(5 pesos for a ticket as of May 21, 2014), safe, has a large network covering almost anywhere you'd want to go in the city and it's extremely fast, compared to any on-street transportation, since it doesn't have to bear with the constant traffic jams. If you've never been in a crowded subway, avoid peak hours (usually from 6-9AM and 5-8PM) and do your homework: check first what line (linea) and station (estacion) you want to go to and the address of the place you're trying to reach. Your hotel can give you this information, and maps of the subway system are available on the internet and at the stations. Most stations also have maps of the vicinity. Avoid taking the subway at late hours of the night, but during the day many stations are patrolled by police officers and the subway is safer than taking the public bus, your major concern in the subway are pickpockets; so keep your important belongings and wallets in a safe place. If you are travelling by bus do not put your valuables in your big bag in the storage room of the bus. If the police or the military controls the luggage they might take out what they need. Especially in Night Buses when passengers are most likely asleep. The use of a money belt (worn underneath the clothes and out of sight) is highly recommended. Driving * All distances on the signboards and speed limits are in kilometers. * Gas is also sold by the liter, ''not'' by the gallon, and it's a little bit cheaper than in the United States. If driving in from the USA, always purchase Mexican liability insurance (legal defense coverage recommended) before crossing the border or immediately after crossing. When you are paying for your temporary import permit (for going beyond border areas), often in the same building there are several stalls selling Mexican auto insurance. Even if your American (or Canadian, etc.) insurance covers your vehicle in Mexico, it '''cannot''' (by Mexican law) cover liability (i.e. hitting something or injuring someone). You will probably spend time in a Mexican jail if you have an accident without it. And even if your own insurance does (in theory) provide liability coverage in Mexico—you'll be filing your claim from behind bars! Don't risk it, get Mexican auto insurance. Never drive above the speed limit or run stop signs red lights as Mexican police will use any excuse to pull over tourists and give you a ticket. In some cities you can police can not give you a ticket, but they might warn you. The fine for speeding could be as much as US$100, depending on the city. As of April 2011, Police across the country are cracking down on drunken driving, particularly in Mexico City, the larger cities and the beach resorts. There are random checkpoints throughout the country in which every driver has to stop and take an automated inebriation test. If you fail, you will end up in a Mexican prison. If you wouldn't drive drunk back home, don't do it in Mexico. You will mostly find beggars and windshield cleaners in some red lights; having your windows closed at all times is especially recommendable in some areas of Mexico City. The windshield cleaners will try to clean yours: a strong and firm "NO" is suggested. Stay healthy Some parts of Mexico are known for '''traveler's diarrhea''', often called "Montezuma's Revenge" (Venganza de Moctezuma). The reason for this is not so much the spicy food but the contamination of the water supply in some of the poorer zones in Mexico. In most of the small towns that are less industrialized, only the poorest Mexicans will drink tap water. The best policy is to only drink bottled or purified water, both of which are readily available. Be sure to specify ''bottled'' water in restaurants and avoid ice (which is often not made from purified water). Just like in the USA, in most major Mexican cities the water is purified at the cities' water company. In most restaurants in these poor zones, the only water served comes from large jugs of purified water. If you get sick, visit your local clinic as soon as possible. There is medicine available that will counter the bacteria. Medicine in urban areas is highly developed, public hospitals are just as good as public hospitals in US, and just as the American public hospitals, they are always full. It's recommended going to private hospitals for faster service. Before traveling to rural areas of Mexico, it might be a good idea to obtain '''anti-malarial medications''' from your health care provider. It is strongly advised that the traveler be sure that any meats they are consuming have been thoroughly cooked due to an increasing rate of '''roundworm''' infections, particularly in the Acapulco area. Along with the risk for malaria, mosquitoes have also been known to carry the '''West Nile virus'''. Be sure to bring an effective insect repellent, preferably one that contains the ingredient DEET. The rate of '''AIDS HIV''' infection in Mexico is lower than in the US, France and most Latin American nations. However, if you plan on having sex, be sure that you use a latex condom to reduce your risk of contracting or spreading the virus. As with any western location, cases of '''hantavirus pulmonary syndrome''' have been reported throughout Mexico. This is an acute, rare (but often fatal) illness for which there is no known cure. The virus is believed to be present in animal feces, particularly feces from members of the rodent family. Therefore, do not wander into animal dens and be especially careful when entering enclosed spaces that are not well ventilated and lack sunlight. Vaccination against '''Hepatitis A & B''' and '''Typhoid fever''' is recommended. If you are bitten by an animal, assume that the animal was carrying '''rabies''' and seek medical attention immediately for treatment. In remote areas, carry a first aid kit, aspirin, and other related items are sold without medical prescription. Respect Mexicans have a somewhat relaxed sense of time so be patient. Arriving 15 minutes late is common. When anyone, even a total stranger, sneezes, you always say "¡salud!" ("bless you!" or more literally, "your health!"): otherwise, it is considered rude. In rural areas, particularly in the Mexican heartland (Jalisco, Zacatecas, Aguascalientes, etc.), the even more pious "Jesús te bendiga" (May Jesus bless you) will follow a sneeze. The great majority of the population is and traditionally has been Roman Catholic, and there is still a strong following of this faith among Mexicans from all socioeconomic backgrounds. However, missionary activity from the US made a sizable Protestant community, and even the smallest towns seem to have an Evangelical or Pentecostal church. One of the world's largest communities of Jehovah's Witnesses also resides in Mexico. Smaller communities, like Mormons and Jews also live in small concentrated areas throughout the Republic. In many respects, Mexico is still a developing country, and attitudes towards LGBT travelers can at times be hostile. However, Mexico City and the State of Coahuila legalized same-sex marriage and the supreme court ruled that these marriages must be recognized by all states in the rest of the republic, thus tacitly making same-sex marriage legal in the whole country (provided the wedding takes place in Mexico City). Just as it is not wholly accepted in the rural United States or rural Canada, it is not accepted in rural Mexico. But within cities, there is a much more relaxed atmosphere. Southern Mexico City is the best place in terms of tolerance. When entering churches, always take off any sunglasses, caps or hats. Wearing shorts is rarely a problem, but still wear a sweatshirt or sweater to your waist to avoid showing too much skin, which could be disrespectful in such places. However, away from the beaches, or northern areas, shorts are very rarely worn by Mexicans on the street and thus will attract more attention to you and make you stand out as a foreigner. Respect Mexico's laws. Some foreigners feel that Mexico is a place where laws can be broken and the police bribed at all times. Corruption may be common among Mexican police and public figures, but since it is a problem that Mexican society has recently recognized and has been trying hard to fix, when foreign nationals behave in a manner which shows expectancy of this easy bribery, it is considered extremely disrespectful, and so it could be used as excuse for the police to give you "a respect lesson." Remember, offering a bribe to an official could get you into trouble. Like in other countries; politics, economics and history are very delicate issues, yet in México they are also considered good conversation pieces when conversing with foreigners. Just like in Europe, Canada and the US, Mexico's democracy is vibrant and diverse, and people have a variety of opinions. As Mexico only recently became a true viable democracy, however, there is an eagerness on behalf of Mexicans to share their opinions and political ideas with you. Common sense applies like it does in your country: If you don't know enough about Mexico's political landscape, ask as many questions as you like but avoid making any strong statements. Many US citizens (and to a lesser extent other foreigners) make careless mistakes in conversations with Mexicans. Mexicans, while strong and hardy people can be very sensitive people when it comes to their country. Avoid saying anything that will make it seem as if you think Mexico is inferior to your home country. Do not assume that because you are a US citizen, you are an immediate target for kidnapping, since the vast majority of victims are Mexicans. Do not be overly cautious, especially if you have hosts that are taking care of you and know where to go and not to go. It will just insult your host and they will assume you do not respect Mexico or that you do not trust them. Avoid talking about Mexico's flaws. Avoid talking about illegal immigration to the US, the drug trade, or any other contentious issue; Mexicans are well aware of their country's problems and want to forget about them once a while. Instead, talk about the good things of Mexico: the food, the friendly people, the scenery. This will make you a very good friend in a country that can seem menacing to take on by yourself. While overt racism may not be apparent, as a general rule, wealth and social status are historically tied to European ancestry and skin color. Mexican society is sharply divided by social class, with the rich, middle class, and poor often living very separate lives, and can have very distinct cultures. Social practices or tastes of one social group may not be shared by all classes. Clubs, bars, and restaurants may cater largely to one crowd or another, and a wealthier person or tourist may feel out of place or received unwanted attention in a working class cantina; a poor looking person may be blatantly refused service or get unfriendly stares at an exclusive establishment. There are many words in the country according for ethnic background: Do not be offended to be called a "güero(a)" (blonde) and its diminutive form "güerito(a)" (blondie), as its a common way for the average Mexican citizens to refer mostly to Caucasian people, including white Mexicans. The words "gringo" and its synonym "gabacho" are used regardless of the actual nationality of the tourists and should not they be taken as offensive nouns. Actually, they are often used as terms of affection. If you are East Asian, you will be referred to as "Chino(a)" (Chinese) and its diminutive form "chinito(a)" regardless of whether you are Thai, Japanese, Vietnamese, Filipino, Korean, etc. Exceptions are in the capital, Mexicali, and in Monterrey, where a decent-sized Korean community does exist. If you are black, "negro(a)" or "negrito(a)" may seem harsh, especially if you are from the US, but it is not a swear word. Although there are few black people in Mexico in many regions of the country (except in on the east and west coasts in the south), Mexicans, especially the younger generations, are not hateful. In fact, a revolutionary who later became the second president was a mulatto (a man of mixed European and African descent), Vicente Guerrero. Historically, all Middle Easterners were referred to as "turcos" (even if they were from Egypt, Lebanon, Syria, etc.). If you try to use your Spanish to address people be careful about the use of "tú" (informal, friendly, and called tutear; which is a verb, to call someone "tú") and "usted" (formal, respectful) forms. Using "tú" can be demeaning to people, since this is the form normally used for addressing children or close friends. For foreigners, the best way to deal with the "tú" and "usted" problem is to address people using "usted" until invited to say "tú", or until addressed by the first name. Doing so will look perhaps a shade old-fashioned but always respectful, while doing otherwise can be pretty rude and embarrassing in some situations. Always use the "usted" form to a law enforcement officer (or other person of authority), even if he may use the "tú" form to talk to you. Use "usted" unless the person is genuinely your friend, the person is under 16, or the person tells you explicitly to use "tú". People address each other depending on their social status, age and friendship. To refer to a woman always call her "señorita" (Miss) unless you are sure that she is married, then you call her "señora" (Mrs). When talking to an older man use "señor" irrespective of his marital status. If you want to call a waiter address him as "joven" which means "young man". You may call someone by his professional title ("ingeniero", "arquitecto", "doctor", "oficial", etc.). Actually, Mexican people will use the "tú" and "usted", "first name" or "surname" depending on their relationship, and the code is not easy to learn. While the word "güey" is equivalent to "dude" or "mate" among young people, it is still considered extremely vulgar among people older than you. This abrasive term of endearment is used only between people who have achieved a certain level of trust, so avoid using it. In Mexico "estúpido" means far, far worse than "stupid" in English. Due to the highly matriarchal nature of Mexican culture, the combination of words "tu madre" (your mother) is cacophonous and taken offensively by residents, regardless of age or gender. If you must use it, remember to replace it with "su señora madre" at formal situations or the sweeter "tu mamá" at informal ones. Never ever use strong language when talking to a woman. This may refer to male chauvinism, which is falling out of favor, but is still noticed and tolerated in small towns, or cities that receive considerable amounts of rural migrants. It can be defined as a male's strong desire for and skill of the domination and imposition of will, on a wife, sister, or any close female. It can also be identified by a strong desire to prove courage through showy bravado and status through a following of yesmen and henchmen. While it is usually not directed towards visitors, it can be in a variety of strengths. It is best to pretend not to notice it and move on. Another type of machismo, which perhaps stems out of the same desires but does not carry any of the antisocial connotations, is male courteousness towards women. This is manifested in standing up when a lady enters a room, opening or holding a door, conceding preference or rights of way, giving up a seat, offering a hand when stepping down from a steep step, etc. It is generally reserved for older women, or women of great power, merit, and social stature. Rejecting these types of friendly gestures is considered arrogant or rude. Connect You can call from public phones using prepaid tel. cards ''tarjetas ladatel'', bought at magazine stalls. Cards can be purchased in 30, 50 or 100 pesos denominations. The rate to call the US is roughly equivalent to $0.50 US per minute. Beware these are different than tarjetas ''amigo, viva,'' or ''unefon'': they are for cellphones. Some areas have only a few internet cafes; in others, they are plentiful. Common fees vary from 7 pesos hour to 20 pesos hour. Currently, most of the internet cafes offer calls to the US for a better rate than a payphone, usually via VoIP. If you have an unlocked GSM phone, you can buy a prepaid SIM card in Mexico and have a local mobile phone number for use in cases of emergency. Telcel provides good coverage throughout the country and you can get a SIM card for $150 pesos with $100 pesos talk time. If you have an iPhone, try to get an Iusacell SIM card if you want to use data. It is often far cheaper than what hotels will charge you and incoming calls may also be free under certain schemes. Mexico operates on the same GSM frequency as the United States, 1900 MHz. There is an Internet wireless connection in almost every restaurant or hotel in the big cities. If you're staying for over a week and don't have an unlocked phone, it might be a good idea to buy a cheap ( MXN$200) handset and buy a prepaid card. Go next To Belize There are bus services available from Chetumal to Belmopan. To Guatemala Over Tenosique, La Palma, by boat on the river Rio San Pedro to Naranja (Guatemala). This route is not used by many and still has a touch of adventure. Stay firm when negotiating over the price. Absolutely important! Make sure you get your passport stamped before you leave Naranja or you might catch one of the rare buses back and take a walk through the jungle as the emigrations office is part up the river between the Mexican border and the village. To the United States of America The U.S. generally requires a passport for entry. A few express ID cards and trusted traveler cards are also acceptable. U.S. and Canadian citizens seeking entry or reentry by land or sea may use an Enhanced Driver License in place of a passport. U.S. permanent residents need their permanent resident card and may need the passport from their home country. Foreign nationals entering the United States without a permanent resident stamp, including those on the Visa Waiver Program, typically receive an I-94 Arrival-Departure Record or I-94W Visa Waiver Arrival-Departure Record upon arrival in the United States. So long as the I-94 has not expired, you can use it to reenter the United States with your passport; however, if you hand it in upon exit, you will need to obtain a new card if your visa allows another entry or, if on the Visa Waiver Program, pay a fee of about $6 to reenter the United States. Unless you are not going to return to the United States, '''keep your I-94 when leaving the United States of America''' or you will have a difficult time getting back in, and if your visa is limited to a certain number of entries, you may need to use another entry. Visa Waiver participants cannot reset the 90-day counter unless they leave the Western Hemisphere, so ducking into México will not allow you another 90 days.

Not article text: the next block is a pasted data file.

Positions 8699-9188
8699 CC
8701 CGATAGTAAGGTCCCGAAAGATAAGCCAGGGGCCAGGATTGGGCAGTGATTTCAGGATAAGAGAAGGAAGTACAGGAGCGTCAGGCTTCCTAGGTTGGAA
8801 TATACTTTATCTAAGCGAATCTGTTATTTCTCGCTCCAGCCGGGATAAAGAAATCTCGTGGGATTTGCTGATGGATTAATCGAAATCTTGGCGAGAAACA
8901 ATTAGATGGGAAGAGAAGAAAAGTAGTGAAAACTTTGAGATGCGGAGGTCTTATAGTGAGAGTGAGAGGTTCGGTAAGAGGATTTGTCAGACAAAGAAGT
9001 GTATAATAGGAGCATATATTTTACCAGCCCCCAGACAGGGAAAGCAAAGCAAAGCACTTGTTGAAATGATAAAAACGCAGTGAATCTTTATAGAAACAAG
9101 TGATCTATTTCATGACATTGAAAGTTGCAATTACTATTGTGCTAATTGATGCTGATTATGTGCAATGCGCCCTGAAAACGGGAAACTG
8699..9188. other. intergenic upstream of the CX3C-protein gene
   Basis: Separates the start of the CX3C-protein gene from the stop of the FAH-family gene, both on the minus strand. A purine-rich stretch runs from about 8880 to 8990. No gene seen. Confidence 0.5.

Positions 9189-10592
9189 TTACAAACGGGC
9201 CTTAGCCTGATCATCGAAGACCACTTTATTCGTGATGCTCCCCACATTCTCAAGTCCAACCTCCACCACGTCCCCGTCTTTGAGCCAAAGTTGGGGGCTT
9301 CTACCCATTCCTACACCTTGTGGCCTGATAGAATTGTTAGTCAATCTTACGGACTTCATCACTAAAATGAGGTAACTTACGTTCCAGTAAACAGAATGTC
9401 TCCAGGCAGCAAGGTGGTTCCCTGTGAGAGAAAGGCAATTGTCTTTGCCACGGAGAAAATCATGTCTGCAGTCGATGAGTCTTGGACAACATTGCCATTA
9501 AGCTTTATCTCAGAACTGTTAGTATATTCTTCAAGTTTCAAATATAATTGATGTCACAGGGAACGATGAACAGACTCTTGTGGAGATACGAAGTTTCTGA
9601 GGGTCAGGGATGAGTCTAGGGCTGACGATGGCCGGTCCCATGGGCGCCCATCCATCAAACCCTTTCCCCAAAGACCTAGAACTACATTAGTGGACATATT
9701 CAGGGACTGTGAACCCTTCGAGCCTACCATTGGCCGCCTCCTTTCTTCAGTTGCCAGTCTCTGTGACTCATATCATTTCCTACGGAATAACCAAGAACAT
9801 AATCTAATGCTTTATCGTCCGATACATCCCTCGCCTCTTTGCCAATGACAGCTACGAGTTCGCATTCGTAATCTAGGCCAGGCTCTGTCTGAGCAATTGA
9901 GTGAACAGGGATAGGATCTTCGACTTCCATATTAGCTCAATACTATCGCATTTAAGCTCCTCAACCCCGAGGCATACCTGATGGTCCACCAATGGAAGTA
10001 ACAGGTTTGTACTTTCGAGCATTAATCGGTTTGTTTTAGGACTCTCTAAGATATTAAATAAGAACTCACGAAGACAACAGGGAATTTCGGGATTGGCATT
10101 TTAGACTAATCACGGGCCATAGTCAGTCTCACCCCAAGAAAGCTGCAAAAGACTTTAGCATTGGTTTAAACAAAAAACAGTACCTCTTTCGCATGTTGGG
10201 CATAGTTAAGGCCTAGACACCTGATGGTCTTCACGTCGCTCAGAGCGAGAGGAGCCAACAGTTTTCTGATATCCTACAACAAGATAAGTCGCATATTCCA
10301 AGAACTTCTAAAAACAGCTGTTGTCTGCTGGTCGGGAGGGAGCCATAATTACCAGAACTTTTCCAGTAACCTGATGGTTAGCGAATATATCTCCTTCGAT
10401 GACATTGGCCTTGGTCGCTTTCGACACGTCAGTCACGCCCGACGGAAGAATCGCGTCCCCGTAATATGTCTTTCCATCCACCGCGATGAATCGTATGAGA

. As a result, Brigham Young sent emissaries to Washington, D.C. with a proposal to create a vast State of Deseret, of which Young would naturally be the first governor. Instead, Congress created the much smaller Utah Territory in 1850, and Young was appointed governor in 1851. Because of his religious position, Young exercised much more practical control over the affairs of Mormon and non-Mormon settlers than a typical territorial governor of the time. File:Derick BrassardCBJ.jpg thumb